for rec in recs:

I’ll break down what this does.

  • For each active autoexpirable recording schedule, see if the number of autoexpirable, nonpreserved, nondeleted recordings exceeds or matches the maximum number of allowable recordings.
  • For each of those schedules, find the oldest fully watched or bookmarked, nonpreserved, autoexpirable, nondeleted recording and delete it.

If you put this in crontab to run once a day, you’ll find that each of your schedules will do what I outlined above.

The great thing about this is that it allows you to set up recording schedules for anything (where you don’t care about episode order) that looks vaguely interesting, set an appropriate maximum (5 or so), and it’ll only keep recording them if they’re actually getting watched.

This is the functionality I want for children’s television, and now I’ve got it.

MythTV – Teething Problems

As discussed earlier, I’ve been rebuilding my Media Center with MythTV running on Fedora 15.  I’ve been having a number of … issues … with it.  Fortunately I’ve gotten a lot of them finally nailed down.

Tuner Issues

I had two Hauppauge HVR-2200 tuners.  One of them just flat out didn’t work, and the other worked, but the second tuner on it was frequently poor.  I’ve since pulled them both out and intend on putting them into my Windows main PC the next time I have it out to see if they work.

I’ve replaced them with a Leadtek WinFast DTV Dongle Gold and a Leadtek WinFast DTV2000DS.  The Gold is a USB key-format DVB-T tuner (single tuner), and the DTV2000DS is a PCI dual-tuner.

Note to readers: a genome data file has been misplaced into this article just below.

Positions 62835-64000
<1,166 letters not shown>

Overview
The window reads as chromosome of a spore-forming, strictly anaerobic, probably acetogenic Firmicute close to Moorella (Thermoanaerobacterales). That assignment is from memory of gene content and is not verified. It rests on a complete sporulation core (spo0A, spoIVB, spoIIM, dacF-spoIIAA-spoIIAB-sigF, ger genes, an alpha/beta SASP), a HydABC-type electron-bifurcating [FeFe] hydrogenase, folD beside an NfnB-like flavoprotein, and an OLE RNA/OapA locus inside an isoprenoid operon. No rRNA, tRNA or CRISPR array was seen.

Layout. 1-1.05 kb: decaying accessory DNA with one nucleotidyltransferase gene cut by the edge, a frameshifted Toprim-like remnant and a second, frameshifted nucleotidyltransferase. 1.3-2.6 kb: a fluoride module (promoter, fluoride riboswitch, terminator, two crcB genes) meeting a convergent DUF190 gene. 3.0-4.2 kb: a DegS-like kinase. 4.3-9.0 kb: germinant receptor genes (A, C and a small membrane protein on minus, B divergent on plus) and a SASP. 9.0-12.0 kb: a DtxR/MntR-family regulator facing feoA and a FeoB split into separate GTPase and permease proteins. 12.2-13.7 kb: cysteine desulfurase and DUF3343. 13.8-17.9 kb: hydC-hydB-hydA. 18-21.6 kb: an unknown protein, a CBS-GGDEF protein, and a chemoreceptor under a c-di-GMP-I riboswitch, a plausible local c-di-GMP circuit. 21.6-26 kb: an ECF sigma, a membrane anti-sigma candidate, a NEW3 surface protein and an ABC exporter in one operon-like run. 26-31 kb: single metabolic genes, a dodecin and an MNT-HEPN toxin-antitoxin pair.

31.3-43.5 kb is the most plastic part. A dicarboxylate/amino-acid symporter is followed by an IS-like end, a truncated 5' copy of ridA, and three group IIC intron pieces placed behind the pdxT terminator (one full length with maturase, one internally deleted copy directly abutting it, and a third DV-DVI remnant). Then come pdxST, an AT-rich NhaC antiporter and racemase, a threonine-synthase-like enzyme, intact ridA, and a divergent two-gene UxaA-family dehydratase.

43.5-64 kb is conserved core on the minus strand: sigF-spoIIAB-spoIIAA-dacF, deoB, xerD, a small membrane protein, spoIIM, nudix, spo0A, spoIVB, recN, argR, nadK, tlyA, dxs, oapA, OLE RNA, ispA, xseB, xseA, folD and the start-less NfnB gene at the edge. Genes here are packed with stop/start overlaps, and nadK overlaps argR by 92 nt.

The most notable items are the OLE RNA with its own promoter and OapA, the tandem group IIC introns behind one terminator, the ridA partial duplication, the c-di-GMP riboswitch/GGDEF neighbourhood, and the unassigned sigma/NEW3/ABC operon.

The Gold just worked.  And so did the DTV2000DS, for that matter.  The DTV2000DS interestingly enough is actually a dual USB tuner built onto a PCI to USB bridge.  Annoyingly though, the two tuners are completely indistinguishable to udev, resulting in an inability for udev to make distinct adapters for them.  A solution for this when I come up with one.

Anyway, I had a number of difficulties with them.  Primarily sometimes on powerup the second tuner doesn’t work, or it randomly stops working.  What I’ve done is to add this to /etc/rc.d/rc.local;

echo -n -1 > /sys/module/usbcore/parameters/autosuspend

This prevents the kernel suspending power to the USB ports, which apparently causes issues with these tuners.  Secondly, in a bid to make it work consistently, I also added the following to a new file /etc/modprobe.d/tda18271.conf;

options tda18271 cal=0

This disables radio calibration on module load for the tuners.  My suspicion is that radio calibration was throwing the tuners off when the modules are loading.  This may be bunk, but so far it works.

Lastly, I’ve also discovered a way to test the tuners from the command line.  I’m considering adding this to the bootup procedure so that I can verify that all three tuners are fully operational before letting MythTV use them – to prevent instances of a recording being made that’s garbage.

Fedora 16 Upgrade

In my bid to try and get all the tuners working properly (the other issue I had was the second tuner on the DTV2000DS suddenly stop working and not work again), I upgraded my MythTV box to Fedora 16.  This was actually pretty painless, except for one really big gotcha.

Fedora 15 Mythbackend runs as root.  Fedora 16 Mythbackend runs as mythtv.  This means that you won’t have write access to the spooler drive, and it basically breaks Myth.  Until I get around to fully fixing up the permissions, I’ve changed /lib/systemd/mythbackend.service to run as mythtv.

Sleep / Hibernation

I have a number of issues trying to get sleep/hibernate working.  If I use pm-suspend, the graphics card doesn’t restart.  If I use pm-hibernate, initially the box just simply locked up.  I determined the lockup was due to the tuner drivers, so I wrote a script to stop the Myth Backend service and unload the modules on hibernate.